Blog

My Jump into the Modern SCMs

  • CVS
  • Eclipse
  • Git
  • Hg
  • Mercurial
  • Programming
  • SCM
  • Subversion
  • SVN
  • version control

I've been a somewhat faithful user of SVN since I started programming some 7 years back. It's better than CVS (which I've used for some time) or - I don't even know what kind of perverted - methods people used to use before that. It has worked relatively well in my very own projects and inadequately in the company space. I think the case is quite similar for many projects, the switch from CVS to SVN is now being followed with another switch.

In the last few years I've heard rumors about the next-generation SCMs like Mercurial, Git and Bazaar. I've heard huge open source projects moving out from SVN to one of those. As far as I understand, they're all based on similar approach: You clone the whole repository to your computer as a local repository, make your commits to the local repository and then push the changes back to the distributed one. Then the changes from the distributed repository are pulled to other people's local repositories and so should you do with the changes they have made.

For a while I've thought that the next-generation has already become current and I should really get back on track with the revision control. Few weeks ago a perfect moment appeared when I begun an open source pet project with a good friend of mine. We decided to use some modern technology for sharing the sources with each other. So we went on with Google Code which meant Mercurial.

First thing I want to know when introducing a new programming-related practice is its integration with the practices I already use. Read: I want IDE integration. And I also want to reserve the ability to change IDE and it still works. Of course I want to run it on multiple platforms, at least Windows and Linux. I want the ability to change from Eclipse + Windows to Netbeans + Linux or any combination of these, also as IntelliJ IDEA is being open sourced why not expect support for it too. I have to admit that that's a bit tough requirement for any system, but coming from Java world that's kind of a default expectation.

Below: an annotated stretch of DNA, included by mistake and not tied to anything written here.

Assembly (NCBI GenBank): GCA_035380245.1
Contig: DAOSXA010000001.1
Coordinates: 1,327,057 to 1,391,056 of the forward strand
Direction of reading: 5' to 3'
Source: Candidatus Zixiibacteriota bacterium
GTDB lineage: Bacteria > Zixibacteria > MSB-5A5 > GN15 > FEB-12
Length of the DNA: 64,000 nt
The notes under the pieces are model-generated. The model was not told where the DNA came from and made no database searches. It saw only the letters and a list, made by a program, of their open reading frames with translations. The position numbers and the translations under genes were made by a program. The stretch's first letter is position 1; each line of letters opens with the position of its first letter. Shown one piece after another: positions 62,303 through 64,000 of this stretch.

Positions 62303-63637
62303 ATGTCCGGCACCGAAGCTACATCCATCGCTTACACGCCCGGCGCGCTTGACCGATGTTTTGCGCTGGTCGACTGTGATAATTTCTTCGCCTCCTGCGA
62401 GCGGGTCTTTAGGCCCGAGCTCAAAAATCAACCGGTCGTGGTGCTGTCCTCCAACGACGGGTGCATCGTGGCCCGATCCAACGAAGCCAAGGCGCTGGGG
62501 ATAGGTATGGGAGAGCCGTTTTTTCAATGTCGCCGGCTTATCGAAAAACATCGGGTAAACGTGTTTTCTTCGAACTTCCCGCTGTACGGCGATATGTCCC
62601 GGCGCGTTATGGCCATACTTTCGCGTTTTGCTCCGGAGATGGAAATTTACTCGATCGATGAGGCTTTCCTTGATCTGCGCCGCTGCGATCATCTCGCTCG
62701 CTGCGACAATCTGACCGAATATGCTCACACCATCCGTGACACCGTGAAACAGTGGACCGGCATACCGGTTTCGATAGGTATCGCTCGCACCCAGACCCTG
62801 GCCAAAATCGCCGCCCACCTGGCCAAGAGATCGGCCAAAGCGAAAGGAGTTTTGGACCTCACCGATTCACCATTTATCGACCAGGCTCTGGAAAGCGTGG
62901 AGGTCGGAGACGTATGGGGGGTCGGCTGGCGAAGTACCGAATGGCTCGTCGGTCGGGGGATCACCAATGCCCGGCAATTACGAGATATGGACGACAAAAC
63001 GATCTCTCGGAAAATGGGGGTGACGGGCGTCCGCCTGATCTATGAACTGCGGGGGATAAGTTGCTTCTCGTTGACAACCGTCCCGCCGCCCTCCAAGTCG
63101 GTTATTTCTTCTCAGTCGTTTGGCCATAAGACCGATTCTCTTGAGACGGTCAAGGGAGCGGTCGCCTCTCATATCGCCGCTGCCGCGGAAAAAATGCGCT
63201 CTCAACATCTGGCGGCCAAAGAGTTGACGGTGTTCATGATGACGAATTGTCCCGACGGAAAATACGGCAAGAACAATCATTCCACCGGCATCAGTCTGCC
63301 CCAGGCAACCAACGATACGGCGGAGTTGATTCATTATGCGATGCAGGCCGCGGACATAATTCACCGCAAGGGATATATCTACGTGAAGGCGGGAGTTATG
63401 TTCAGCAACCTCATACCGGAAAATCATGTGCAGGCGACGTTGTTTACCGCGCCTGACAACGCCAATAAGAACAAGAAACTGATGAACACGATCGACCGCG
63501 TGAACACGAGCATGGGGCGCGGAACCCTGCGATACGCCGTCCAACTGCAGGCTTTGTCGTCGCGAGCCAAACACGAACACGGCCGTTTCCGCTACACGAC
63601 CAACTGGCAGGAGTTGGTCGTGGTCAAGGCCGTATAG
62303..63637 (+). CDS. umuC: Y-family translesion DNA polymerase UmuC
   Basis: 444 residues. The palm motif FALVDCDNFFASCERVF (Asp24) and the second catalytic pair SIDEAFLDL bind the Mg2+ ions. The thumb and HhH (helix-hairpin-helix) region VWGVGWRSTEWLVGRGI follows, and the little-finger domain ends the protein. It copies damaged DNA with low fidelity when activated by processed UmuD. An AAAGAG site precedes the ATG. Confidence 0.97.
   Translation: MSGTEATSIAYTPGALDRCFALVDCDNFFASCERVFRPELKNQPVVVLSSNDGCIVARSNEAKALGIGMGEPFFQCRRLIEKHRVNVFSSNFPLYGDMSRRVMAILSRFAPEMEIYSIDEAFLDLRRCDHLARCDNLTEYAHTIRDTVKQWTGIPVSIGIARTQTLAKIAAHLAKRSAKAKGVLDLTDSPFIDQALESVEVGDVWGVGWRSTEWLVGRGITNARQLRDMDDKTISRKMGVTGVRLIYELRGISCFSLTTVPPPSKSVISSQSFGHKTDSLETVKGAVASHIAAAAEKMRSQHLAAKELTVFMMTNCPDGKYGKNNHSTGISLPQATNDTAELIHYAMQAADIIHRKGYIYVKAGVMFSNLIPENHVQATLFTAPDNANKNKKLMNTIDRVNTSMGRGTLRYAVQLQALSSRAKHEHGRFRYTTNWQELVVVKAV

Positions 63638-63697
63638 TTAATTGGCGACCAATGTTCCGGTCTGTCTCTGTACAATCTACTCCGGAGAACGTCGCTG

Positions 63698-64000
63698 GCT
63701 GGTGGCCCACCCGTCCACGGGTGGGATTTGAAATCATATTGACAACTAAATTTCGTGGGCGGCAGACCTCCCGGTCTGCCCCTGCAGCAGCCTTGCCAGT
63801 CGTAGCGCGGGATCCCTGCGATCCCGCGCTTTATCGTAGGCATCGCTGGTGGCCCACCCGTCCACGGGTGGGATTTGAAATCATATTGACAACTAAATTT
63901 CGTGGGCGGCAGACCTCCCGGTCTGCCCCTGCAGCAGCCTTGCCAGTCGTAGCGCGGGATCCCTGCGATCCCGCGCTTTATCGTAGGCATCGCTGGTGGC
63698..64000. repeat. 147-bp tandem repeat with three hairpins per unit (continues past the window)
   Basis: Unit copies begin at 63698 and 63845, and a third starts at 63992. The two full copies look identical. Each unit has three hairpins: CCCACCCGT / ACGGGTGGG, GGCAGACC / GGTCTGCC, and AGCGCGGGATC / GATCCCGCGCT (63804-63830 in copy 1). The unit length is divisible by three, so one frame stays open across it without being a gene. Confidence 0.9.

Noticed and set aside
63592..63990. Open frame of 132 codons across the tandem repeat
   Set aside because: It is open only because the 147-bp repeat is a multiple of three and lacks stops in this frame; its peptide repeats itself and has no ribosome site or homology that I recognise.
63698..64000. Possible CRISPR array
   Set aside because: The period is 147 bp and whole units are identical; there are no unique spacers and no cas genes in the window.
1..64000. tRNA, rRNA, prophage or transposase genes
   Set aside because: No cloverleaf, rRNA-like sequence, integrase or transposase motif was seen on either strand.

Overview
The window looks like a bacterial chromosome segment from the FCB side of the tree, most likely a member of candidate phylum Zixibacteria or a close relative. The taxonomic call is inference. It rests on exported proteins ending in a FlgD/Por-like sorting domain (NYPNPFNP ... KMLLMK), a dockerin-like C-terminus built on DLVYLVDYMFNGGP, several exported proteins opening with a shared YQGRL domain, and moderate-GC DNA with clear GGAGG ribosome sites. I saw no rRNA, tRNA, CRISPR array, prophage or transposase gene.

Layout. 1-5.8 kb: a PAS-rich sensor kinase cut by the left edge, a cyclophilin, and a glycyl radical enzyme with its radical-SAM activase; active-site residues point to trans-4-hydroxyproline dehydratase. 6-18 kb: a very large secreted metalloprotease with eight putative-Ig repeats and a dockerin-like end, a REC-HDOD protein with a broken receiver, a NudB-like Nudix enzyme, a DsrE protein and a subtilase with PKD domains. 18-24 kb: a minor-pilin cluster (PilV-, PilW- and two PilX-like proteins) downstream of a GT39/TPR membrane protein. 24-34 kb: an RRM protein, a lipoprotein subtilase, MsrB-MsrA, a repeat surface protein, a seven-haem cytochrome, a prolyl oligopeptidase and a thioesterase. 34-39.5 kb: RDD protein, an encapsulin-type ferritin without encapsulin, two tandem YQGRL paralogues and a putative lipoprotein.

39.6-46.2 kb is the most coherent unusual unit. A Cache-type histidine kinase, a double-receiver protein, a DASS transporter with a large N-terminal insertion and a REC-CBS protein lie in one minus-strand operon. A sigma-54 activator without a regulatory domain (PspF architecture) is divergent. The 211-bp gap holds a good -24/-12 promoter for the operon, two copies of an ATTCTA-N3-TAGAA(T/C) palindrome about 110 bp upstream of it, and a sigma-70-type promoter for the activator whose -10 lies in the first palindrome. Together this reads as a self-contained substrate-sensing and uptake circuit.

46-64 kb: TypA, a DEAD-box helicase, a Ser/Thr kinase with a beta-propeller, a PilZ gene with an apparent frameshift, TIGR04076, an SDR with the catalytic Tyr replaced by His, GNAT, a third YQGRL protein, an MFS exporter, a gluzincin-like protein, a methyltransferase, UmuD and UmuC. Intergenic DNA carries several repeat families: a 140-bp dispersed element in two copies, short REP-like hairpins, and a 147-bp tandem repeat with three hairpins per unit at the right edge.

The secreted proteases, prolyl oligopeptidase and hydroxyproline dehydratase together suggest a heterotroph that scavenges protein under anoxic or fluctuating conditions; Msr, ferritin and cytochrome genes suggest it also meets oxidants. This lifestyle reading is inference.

Mercurial works nicely out-of-the-box on Netbeans, probably because they use it a lot internally at Sun, for example on OpenSolaris. The Eclipse support is really impressive nowadays, the HgEclipse is reaching the standards set by Subversive and Subclipse.

The things are completely the opposite on Git, the Eclipse plugin is quite good - despite being still in incubation - and integrates well with the Team features. The Netbeans integration is not even able to push to the origin, which makes it mostly unusable.

As a conclusion, my expectations have after all been reached, and I expect to see bigger change in the near future, when the integration level raises on top of that of SVN which might be the reason restricting wider adoption in the enterprise. I don't know if there will be a single winner in the end. It seems that Mercurial and Git are quite even on features and adaption and Bazaar is not much behind. Mercurial is definitely ahead on IDE integration. If there will be a single winner, as a Finn, I have to hope my countryman's product Git to be victorious. (For the serious readers, former is intended to be a joke, I'm really not patriotic at all, though Linus is a nice guy) I want to wish a merry Christmas to all my few readers!